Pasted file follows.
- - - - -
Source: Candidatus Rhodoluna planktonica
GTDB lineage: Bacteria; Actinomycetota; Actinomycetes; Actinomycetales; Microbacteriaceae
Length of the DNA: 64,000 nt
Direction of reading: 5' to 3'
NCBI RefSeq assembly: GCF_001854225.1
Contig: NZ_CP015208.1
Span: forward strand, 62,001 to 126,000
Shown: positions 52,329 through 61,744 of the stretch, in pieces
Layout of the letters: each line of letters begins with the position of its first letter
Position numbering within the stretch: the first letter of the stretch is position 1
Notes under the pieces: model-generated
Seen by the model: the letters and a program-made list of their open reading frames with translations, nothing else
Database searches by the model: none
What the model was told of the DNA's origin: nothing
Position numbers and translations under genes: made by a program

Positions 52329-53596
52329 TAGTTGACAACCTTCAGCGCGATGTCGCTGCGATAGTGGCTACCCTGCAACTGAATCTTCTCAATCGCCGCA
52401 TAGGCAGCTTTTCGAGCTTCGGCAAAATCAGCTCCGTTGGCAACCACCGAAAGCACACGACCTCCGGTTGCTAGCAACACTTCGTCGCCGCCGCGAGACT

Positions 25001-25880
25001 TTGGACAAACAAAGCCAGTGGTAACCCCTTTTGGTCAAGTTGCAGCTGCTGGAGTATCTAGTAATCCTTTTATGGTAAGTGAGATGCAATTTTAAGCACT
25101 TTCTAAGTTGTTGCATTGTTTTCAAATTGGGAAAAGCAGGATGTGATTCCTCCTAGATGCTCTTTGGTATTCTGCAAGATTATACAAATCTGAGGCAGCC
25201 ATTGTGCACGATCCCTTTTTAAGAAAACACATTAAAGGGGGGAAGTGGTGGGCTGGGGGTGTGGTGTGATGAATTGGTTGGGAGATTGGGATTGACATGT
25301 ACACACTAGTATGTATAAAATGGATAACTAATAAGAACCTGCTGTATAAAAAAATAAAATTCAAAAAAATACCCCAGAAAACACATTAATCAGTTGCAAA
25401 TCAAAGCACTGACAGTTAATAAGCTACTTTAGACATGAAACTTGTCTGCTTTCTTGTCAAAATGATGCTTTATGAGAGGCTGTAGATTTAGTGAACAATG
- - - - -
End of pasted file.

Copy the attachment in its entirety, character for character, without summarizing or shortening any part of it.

Source: Candidatus Rhodoluna planktonica
GTDB lineage: Bacteria; Actinomycetota; Actinomycetes; Actinomycetales; Microbacteriaceae
Length of the DNA: 64,000 nt
Direction of reading: 5' to 3'
NCBI RefSeq assembly: GCF_001854225.1
Contig: NZ_CP015208.1
Span: forward strand, 62,001 to 126,000
Shown: positions 52,329 through 61,744 of the stretch, in pieces
Layout of the letters: each line of letters begins with the position of its first letter
Position numbering within the stretch: the first letter of the stretch is position 1
Notes under the pieces: model-generated
Seen by the model: the letters and a program-made list of their open reading frames with translations, nothing else
Database searches by the model: none
What the model was told of the DNA's origin: nothing
Position numbers and translations under genes: made by a program

Positions 52329-53596
52329 TAGTTGACAACCTTCAGCGCGATGTCGCTGCGATAGTGGCTACCCTGCAACTGAATCTTCTCAATCGCCGCA
52401 TAGGCAGCTTTTCGAGCTTCGGCAAAATCAGCTCCGTTGGCAACCACCGAAAGCACACGACCTCCGGTTGCTAGCAACACTTCGTCGCCGCCGCGAGACT

Positions 25001-25880
25001 TTGGACAAACAAAGCCAGTGGTAACCCCTTTTGGTCAAGTTGCAGCTGCTGGAGTATCTAGTAATCCTTTTATGGTAAGTGAGATGCAATTTTAAGCACT
25101 TTCTAAGTTGTTGCATTGTTTTCAAATTGGGAAAAGCAGGATGTGATTCCTCCTAGATGCTCTTTGGTATTCTGCAAGATTATACAAATCTGAGGCAGCC
25201 ATTGTGCACGATCCCTTTTTAAGAAAACACATTAAAGGGGGGAAGTGGTGGGCTGGGGGTGTGGTGTGATGAATTGGTTGGGAGATTGGGATTGACATGT
25301 ACACACTAGTATGTATAAAATGGATAACTAATAAGAACCTGCTGTATAAAAAAATAAAATTCAAAAAAATACCCCAGAAAACACATTAATCAGTTGCAAA
25401 TCAAAGCACTGACAGTTAATAAGCTACTTTAGACATGAAACTTGTCTGCTTTCTTGTCAAAATGATGCTTTATGAGAGGCTGTAGATTTAGTGAACAATG